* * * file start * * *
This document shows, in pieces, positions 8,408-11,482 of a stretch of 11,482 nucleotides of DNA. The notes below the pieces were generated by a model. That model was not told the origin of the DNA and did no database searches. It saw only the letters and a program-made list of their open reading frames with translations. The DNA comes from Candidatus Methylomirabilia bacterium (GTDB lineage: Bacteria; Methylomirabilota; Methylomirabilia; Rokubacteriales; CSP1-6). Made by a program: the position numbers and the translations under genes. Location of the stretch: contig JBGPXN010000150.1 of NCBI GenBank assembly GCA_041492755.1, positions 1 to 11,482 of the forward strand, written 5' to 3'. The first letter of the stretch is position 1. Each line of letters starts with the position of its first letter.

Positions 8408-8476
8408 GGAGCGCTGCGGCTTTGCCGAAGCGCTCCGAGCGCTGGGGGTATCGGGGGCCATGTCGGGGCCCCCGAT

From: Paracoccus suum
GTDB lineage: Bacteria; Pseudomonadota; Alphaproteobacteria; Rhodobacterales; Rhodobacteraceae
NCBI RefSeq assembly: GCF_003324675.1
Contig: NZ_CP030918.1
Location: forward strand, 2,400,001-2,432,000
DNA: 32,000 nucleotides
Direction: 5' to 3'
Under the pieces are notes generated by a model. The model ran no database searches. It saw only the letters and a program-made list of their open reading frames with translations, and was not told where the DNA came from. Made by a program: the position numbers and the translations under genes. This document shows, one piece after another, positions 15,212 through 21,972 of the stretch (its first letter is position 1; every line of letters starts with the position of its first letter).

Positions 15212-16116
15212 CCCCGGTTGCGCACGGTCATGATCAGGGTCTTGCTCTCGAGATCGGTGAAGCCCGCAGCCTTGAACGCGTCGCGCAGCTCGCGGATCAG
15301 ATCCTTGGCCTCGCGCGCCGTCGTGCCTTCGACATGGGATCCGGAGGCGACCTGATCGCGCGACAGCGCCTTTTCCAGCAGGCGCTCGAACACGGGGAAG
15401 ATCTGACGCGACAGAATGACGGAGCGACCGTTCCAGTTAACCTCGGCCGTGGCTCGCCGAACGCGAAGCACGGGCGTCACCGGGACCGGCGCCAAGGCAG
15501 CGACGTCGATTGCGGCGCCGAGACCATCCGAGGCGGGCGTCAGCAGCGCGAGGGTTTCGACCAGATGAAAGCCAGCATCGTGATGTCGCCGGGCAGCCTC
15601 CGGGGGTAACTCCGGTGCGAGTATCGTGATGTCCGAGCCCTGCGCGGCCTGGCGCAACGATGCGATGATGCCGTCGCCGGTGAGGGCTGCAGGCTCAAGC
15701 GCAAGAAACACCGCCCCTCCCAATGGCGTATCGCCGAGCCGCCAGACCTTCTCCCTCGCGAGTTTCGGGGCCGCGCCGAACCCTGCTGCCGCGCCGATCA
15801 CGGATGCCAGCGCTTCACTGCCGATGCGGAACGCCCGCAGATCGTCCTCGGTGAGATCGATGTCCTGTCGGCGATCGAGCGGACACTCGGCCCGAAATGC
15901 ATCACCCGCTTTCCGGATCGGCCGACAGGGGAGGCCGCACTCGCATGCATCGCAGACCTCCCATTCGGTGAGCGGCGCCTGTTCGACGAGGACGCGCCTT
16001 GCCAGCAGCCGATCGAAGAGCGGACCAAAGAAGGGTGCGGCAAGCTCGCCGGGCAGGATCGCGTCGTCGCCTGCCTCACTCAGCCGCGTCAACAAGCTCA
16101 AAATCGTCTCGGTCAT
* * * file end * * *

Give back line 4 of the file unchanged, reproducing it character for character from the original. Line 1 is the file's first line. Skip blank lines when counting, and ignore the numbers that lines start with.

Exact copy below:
From: Paracoccus suum